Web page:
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Proceedings Paper

Embedded polymer optical data highways for board and back-plane applications
Author(s): Yao Li; Jan Popelek
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Paper Abstract

Bandwidth incompatibility between a central processing unit (CPU) and printed circuit board (PCB) within a computer system has been a long noted problem. Physics and material sciences suggest that the problem could become worse before getting solved. This is fundamentally due to nature of propagation of electric signals in very large scale integration of conductive wires. The market has witnessed a rapid increase in chip level clock frequency (for a mainstream PC) from 100 MHz few years ago to 800 MHz nowadays. The PC bus bandwidth, however, for the same time span, grew only from 33 MHz to 100 MHz. Although the widely anticipated adoption of 133 MHz is on its way, any serious technical challenges remain. Such a large magnitude of bandwidth discrepancy between the chip and board levels has prompted Intel Corp. to aggressively invest into various technologies to increase speed at board level so that the performance of its future generation of faster and more powerful CPU chips can be effectively utilized. Rambus, Inc. with a strong backing from Intel has come up with a faster memory bus technology that can increase the bus speed several times. Competitions from sampling a data bus at both clock signal edges using the so-called double data rate (DDR) technology are also making their strides. However, high-speed electric signals in densely packed conductive wiring structures inevitably generate the so-called electromagnetic interference among each others. Tougher challenges lie ahead for future generations of large bandwidth interconnect technology at the board level.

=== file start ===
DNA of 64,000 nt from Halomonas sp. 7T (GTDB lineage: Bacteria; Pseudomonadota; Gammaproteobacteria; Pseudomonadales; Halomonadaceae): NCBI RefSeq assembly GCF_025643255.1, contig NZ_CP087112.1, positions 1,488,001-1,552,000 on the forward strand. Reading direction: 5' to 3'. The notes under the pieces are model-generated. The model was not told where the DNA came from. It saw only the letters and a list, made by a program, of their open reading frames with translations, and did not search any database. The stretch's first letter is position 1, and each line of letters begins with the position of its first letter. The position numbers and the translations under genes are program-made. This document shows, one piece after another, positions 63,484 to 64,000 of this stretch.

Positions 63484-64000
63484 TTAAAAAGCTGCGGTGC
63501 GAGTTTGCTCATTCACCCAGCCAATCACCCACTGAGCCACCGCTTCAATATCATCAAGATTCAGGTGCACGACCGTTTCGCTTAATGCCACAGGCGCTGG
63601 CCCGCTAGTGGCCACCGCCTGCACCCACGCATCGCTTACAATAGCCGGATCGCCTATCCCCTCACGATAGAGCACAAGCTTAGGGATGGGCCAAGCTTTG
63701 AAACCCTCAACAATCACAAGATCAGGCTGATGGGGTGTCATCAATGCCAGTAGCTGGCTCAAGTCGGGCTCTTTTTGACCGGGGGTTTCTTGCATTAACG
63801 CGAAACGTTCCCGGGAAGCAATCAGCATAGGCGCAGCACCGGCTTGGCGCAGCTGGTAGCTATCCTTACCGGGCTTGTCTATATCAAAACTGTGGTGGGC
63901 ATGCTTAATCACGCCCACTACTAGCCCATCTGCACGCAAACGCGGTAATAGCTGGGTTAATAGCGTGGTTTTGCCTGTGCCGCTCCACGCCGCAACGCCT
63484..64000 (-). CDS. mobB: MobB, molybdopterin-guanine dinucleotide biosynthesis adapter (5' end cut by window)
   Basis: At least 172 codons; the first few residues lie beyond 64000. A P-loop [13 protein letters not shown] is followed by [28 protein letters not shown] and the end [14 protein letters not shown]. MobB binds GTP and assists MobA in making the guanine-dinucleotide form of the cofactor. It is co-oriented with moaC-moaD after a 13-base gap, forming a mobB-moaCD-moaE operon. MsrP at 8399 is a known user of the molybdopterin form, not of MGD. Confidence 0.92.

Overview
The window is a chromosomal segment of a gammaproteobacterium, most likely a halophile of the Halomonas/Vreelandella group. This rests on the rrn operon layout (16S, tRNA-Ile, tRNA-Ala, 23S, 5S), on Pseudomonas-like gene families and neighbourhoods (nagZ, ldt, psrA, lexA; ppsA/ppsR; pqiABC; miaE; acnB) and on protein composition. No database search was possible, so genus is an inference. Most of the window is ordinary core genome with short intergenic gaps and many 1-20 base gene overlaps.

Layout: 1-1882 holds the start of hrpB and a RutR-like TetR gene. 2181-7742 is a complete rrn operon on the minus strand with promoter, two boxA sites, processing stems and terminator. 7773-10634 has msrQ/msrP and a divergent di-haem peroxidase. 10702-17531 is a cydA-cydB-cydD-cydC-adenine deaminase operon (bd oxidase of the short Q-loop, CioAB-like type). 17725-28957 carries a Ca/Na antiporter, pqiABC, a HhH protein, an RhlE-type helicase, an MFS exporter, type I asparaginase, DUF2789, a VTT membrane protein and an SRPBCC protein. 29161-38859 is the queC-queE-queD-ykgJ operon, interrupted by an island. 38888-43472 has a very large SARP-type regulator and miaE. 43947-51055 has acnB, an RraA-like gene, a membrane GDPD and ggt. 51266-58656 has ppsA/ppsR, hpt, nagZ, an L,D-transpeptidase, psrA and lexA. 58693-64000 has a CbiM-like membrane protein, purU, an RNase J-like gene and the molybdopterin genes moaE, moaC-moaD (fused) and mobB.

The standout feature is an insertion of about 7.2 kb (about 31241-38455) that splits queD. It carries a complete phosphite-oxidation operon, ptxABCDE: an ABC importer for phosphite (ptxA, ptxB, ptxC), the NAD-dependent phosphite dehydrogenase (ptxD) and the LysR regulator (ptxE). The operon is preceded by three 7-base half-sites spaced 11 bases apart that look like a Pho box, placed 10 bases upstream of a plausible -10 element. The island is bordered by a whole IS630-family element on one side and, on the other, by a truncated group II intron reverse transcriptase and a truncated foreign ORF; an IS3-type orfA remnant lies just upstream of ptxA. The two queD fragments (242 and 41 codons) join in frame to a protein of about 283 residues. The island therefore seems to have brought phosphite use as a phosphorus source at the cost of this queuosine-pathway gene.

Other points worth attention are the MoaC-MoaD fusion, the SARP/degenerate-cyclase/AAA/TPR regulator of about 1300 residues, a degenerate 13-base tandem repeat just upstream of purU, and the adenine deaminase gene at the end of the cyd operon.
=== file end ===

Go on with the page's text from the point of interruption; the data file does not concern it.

Paper Details

Date Published: 17 November 2000
PDF: 6 pages
Proc. SPIE 4109, Critical Technologies for the Future of Computing, (17 November 2000); doi: 10.1117/12.409223
Show Author Affiliations
Yao Li, NEC Research Institute, Inc. (United States)
Jan Popelek, NEC Research Institute, Inc. (United States)


Published in SPIE Proceedings Vol. 4109:
Critical Technologies for the Future of Computing
Sunny Bains; Leo J. Irakliotis, Editor(s)

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